Tuesday, April 16, 2013

A Plethora Of Village Creek Wildflowers Thinking About Skagit Valley Tulips

Arlington's Village Creek Natural Historical Area's Wildflower Area today was blooming a lot more wildflowers than what it was blooming just two days ago.

And so it seems, wildflower season has finally arrived in North Texas.

Yesterday, whilst walking in my neighborhood I came upon a flower growing wild that I thought was a wildflower, but I was later informed this particular flower is known as a very common Iris.

I don't know why a very common Iris can not also be a wildflower.

Currently my old home location, that being the Skagit Valley in the State of Washington, is in the midst of the annual Skagit Tulip Festival, running from April 1 through April 30.

Over a million visitors come to the Skagit Valley each year to look at the tulips and other flowers blooming on the valley floor.

Until 1985 I lived in West Mount Vernon, on the west side of the Skagit River. This meant every weekend during the Tulip Festival I had myself a really fine time dealing with the worst traffic jams I've ever experienced anywhere.

The traffic problems have improved over the years, with mass transit hauling some of the visitors in buses. And better control of the traffic flow.

Looking at the Skagit Tulip Festival website I see a mission statement...

The Mission of the Skagit Valley Tulip Festival is to coordinate and promote a countywide Spring celebration of the tulip bloom, in commemoration of the valley’s annual tulip harvest, and to be an advocate for Skagit Valley agriculture.

Reading the above had me wondering if Tarrant County has a countywide celebration advocating anything. Skagit County has countywide public transit. Tarrant County does not have countywide public transit.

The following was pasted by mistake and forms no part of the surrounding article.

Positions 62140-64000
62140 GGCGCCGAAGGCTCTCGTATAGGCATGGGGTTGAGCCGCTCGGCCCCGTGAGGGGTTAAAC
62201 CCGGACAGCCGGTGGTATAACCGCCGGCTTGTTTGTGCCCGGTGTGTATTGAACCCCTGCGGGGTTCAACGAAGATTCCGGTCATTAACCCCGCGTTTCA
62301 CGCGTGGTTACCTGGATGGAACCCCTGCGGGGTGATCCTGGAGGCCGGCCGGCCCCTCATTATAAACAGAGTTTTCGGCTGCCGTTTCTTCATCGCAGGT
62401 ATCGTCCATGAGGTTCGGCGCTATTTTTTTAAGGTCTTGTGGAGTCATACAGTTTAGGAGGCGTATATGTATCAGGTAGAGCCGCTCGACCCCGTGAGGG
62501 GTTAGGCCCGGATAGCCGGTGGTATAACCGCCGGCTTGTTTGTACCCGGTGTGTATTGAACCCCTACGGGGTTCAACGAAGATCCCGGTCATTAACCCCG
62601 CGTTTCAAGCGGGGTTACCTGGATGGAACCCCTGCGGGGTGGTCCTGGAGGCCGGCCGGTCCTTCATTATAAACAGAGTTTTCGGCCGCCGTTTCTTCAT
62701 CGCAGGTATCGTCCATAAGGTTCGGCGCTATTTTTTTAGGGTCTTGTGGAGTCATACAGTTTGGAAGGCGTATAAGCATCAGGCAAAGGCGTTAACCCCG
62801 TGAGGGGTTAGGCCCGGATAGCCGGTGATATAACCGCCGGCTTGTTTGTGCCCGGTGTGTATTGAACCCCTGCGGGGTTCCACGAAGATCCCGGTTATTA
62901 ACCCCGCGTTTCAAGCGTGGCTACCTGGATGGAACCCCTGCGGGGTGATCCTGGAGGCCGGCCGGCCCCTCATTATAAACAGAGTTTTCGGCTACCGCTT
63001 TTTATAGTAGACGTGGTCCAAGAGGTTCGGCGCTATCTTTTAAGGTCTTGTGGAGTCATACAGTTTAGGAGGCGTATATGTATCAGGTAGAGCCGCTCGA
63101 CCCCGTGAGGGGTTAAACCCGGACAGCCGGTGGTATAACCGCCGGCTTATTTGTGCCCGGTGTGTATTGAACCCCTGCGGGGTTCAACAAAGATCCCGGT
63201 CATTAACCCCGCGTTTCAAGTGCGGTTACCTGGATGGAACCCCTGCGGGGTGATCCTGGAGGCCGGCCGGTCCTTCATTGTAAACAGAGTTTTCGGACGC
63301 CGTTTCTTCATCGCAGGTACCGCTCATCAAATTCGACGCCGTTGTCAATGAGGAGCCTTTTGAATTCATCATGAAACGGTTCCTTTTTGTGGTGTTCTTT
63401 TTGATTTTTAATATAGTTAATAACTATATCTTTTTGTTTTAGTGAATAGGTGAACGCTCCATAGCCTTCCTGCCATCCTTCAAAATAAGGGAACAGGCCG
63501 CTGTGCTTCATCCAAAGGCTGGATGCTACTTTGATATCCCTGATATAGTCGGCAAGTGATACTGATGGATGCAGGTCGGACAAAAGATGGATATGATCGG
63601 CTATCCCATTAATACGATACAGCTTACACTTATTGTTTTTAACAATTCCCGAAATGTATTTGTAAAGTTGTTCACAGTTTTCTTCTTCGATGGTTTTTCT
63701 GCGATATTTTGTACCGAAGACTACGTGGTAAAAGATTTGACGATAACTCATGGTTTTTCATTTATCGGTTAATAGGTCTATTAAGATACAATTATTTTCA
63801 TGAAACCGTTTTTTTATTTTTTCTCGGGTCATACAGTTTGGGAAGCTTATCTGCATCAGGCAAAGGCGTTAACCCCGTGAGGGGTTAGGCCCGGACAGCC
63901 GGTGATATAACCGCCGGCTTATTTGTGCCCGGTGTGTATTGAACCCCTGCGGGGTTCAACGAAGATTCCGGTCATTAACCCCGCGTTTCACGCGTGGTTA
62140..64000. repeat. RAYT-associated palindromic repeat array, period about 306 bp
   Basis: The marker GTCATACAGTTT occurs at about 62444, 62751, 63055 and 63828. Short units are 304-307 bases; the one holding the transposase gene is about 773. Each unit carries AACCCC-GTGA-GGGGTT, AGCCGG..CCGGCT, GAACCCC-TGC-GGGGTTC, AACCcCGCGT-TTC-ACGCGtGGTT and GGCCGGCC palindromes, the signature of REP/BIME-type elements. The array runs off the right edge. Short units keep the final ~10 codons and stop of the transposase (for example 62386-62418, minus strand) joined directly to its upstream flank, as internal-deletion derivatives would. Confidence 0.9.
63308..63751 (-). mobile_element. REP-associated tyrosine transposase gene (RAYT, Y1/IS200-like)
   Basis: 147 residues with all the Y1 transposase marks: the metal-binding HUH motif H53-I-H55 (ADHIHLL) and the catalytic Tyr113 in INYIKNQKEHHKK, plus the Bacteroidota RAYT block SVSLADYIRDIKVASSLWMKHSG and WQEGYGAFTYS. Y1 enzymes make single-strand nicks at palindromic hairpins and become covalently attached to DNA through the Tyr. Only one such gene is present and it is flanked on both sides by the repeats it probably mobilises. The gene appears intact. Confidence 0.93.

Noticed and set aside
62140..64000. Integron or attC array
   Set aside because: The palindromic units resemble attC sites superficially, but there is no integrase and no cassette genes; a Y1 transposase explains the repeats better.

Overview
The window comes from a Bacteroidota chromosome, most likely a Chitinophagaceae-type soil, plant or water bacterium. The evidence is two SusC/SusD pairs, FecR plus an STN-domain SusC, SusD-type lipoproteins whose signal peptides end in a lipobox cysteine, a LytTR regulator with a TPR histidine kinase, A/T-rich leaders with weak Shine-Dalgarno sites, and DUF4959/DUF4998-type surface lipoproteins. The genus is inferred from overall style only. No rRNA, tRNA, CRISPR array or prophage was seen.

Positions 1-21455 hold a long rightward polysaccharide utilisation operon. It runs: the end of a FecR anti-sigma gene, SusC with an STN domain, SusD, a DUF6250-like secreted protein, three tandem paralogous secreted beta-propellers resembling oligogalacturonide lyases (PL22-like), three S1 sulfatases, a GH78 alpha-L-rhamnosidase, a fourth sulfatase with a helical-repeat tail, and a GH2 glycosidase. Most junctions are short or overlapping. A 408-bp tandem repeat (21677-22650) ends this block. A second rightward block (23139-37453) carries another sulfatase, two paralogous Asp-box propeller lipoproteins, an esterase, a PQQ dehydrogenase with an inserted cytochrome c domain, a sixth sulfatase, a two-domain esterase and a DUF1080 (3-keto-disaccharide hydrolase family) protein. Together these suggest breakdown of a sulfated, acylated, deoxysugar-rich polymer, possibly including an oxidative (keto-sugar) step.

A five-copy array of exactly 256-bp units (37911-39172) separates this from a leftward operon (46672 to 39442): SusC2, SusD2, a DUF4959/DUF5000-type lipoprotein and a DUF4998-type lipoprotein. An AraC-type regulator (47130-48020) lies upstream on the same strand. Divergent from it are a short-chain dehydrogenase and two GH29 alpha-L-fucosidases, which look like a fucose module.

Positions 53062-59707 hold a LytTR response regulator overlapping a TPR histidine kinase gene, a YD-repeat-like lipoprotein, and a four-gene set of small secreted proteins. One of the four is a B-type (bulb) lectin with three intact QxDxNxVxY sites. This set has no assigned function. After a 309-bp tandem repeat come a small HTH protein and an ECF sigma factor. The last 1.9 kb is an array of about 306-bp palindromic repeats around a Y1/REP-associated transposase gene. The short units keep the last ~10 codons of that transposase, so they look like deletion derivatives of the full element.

Does Tarrant County have countywide anything? I'm drawing a blank.

Well, there is the Tarrant Regional Water District, that covers more than Tarrant County,  but I don't know of the Tarrant Regional Water District celebrating advocating anything other than conserving water, except for the water the Tarrant Regional Water District sells to gas drillers, who mix the water with chemicals and shoot it underground, turning it into water the Tarrant Regional Water District does not worry about conserving....

1 comment:

Anonymous said...

I believe that flower is an evening primrose,and it is a wildflower. That photo you took of it is absolutely lovely -- the lighting and contrast and composition.
The evening primrose reseeds itself all over the place, while the iris such as you photographed earlier might multiply in place, from its roots. I don't think the iris typically qualifies as a wildflower. It is found around here in many older yards, where someone has intentionally planted it. And a wildflower is a flower that grows normally in fields or in the countryside without anyone planting it